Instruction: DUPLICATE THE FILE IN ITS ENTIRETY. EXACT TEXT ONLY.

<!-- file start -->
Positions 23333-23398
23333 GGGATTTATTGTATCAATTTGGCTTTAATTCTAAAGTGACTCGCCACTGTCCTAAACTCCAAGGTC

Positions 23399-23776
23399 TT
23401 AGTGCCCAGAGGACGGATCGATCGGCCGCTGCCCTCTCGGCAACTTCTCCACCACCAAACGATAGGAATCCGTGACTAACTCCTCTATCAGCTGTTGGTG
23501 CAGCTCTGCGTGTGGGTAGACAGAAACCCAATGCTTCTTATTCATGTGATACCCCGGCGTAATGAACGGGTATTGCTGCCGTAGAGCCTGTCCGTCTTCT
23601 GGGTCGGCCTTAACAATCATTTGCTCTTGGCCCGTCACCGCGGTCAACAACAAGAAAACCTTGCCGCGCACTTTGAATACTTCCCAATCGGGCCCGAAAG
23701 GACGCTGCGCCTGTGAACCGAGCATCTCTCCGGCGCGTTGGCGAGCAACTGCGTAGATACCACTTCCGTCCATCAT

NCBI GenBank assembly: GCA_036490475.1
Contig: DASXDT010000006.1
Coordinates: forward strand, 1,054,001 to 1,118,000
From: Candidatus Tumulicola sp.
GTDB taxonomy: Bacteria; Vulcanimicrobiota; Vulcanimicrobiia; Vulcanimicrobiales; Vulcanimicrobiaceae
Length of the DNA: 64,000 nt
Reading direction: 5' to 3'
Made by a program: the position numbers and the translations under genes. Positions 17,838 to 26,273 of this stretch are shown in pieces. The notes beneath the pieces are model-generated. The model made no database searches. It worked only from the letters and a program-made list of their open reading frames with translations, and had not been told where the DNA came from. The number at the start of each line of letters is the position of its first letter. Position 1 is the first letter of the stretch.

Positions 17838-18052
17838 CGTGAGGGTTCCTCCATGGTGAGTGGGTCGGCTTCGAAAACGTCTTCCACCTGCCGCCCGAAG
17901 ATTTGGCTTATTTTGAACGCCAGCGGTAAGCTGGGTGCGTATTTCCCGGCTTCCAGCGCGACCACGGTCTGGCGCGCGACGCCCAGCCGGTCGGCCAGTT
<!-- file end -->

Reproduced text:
Positions 23333-23398
23333 GGGATTTATTGTATCAATTTGGCTTTAATTCTAAAGTGACTCGCCACTGTCCTAAACTCCAAGGTC

Positions 23399-23776
23399 TT
23401 AGTGCCCAGAGGACGGATCGATCGGCCGCTGCCCTCTCGGCAACTTCTCCACCACCAAACGATAGGAATCCGTGACTAACTCCTCTATCAGCTGTTGGTG
23501 CAGCTCTGCGTGTGGGTAGACAGAAACCCAATGCTTCTTATTCATGTGATACCCCGGCGTAATGAACGGGTATTGCTGCCGTAGAGCCTGTCCGTCTTCT
23601 GGGTCGGCCTTAACAATCATTTGCTCTTGGCCCGTCACCGCGGTCAACAACAAGAAAACCTTGCCGCGCACTTTGAATACTTCCCAATCGGGCCCGAAAG
23701 GACGCTGCGCCTGTGAACCGAGCATCTCTCCGGCGCGTTGGCGAGCAACTGCGTAGATACCACTTCCGTCCATCAT

NCBI GenBank assembly: GCA_036490475.1
Contig: DASXDT010000006.1
Coordinates: forward strand, 1,054,001 to 1,118,000
From: Candidatus Tumulicola sp.
GTDB taxonomy: Bacteria; Vulcanimicrobiota; Vulcanimicrobiia; Vulcanimicrobiales; Vulcanimicrobiaceae
Length of the DNA: 64,000 nt
Reading direction: 5' to 3'
Made by a program: the position numbers and the translations under genes. Positions 17,838 to 26,273 of this stretch are shown in pieces. The notes beneath the pieces are model-generated. The model made no database searches. It worked only from the letters and a program-made list of their open reading frames with translations, and had not been told where the DNA came from. The number at the start of each line of letters is the position of its first letter. Position 1 is the first letter of the stretch.

Positions 17838-18052
17838 CGTGAGGGTTCCTCCATGGTGAGTGGGTCGGCTTCGAAAACGTCTTCCACCTGCCGCCCGAAG
17901 ATTTGGCTTATTTTGAACGCCAGCGGTAAGCTGGGTGCGTATTTCCCGGCTTCCAGCGCGACCACGGTCTGGCGCGCGACGCCCAGCCGGTCGGCCAGTT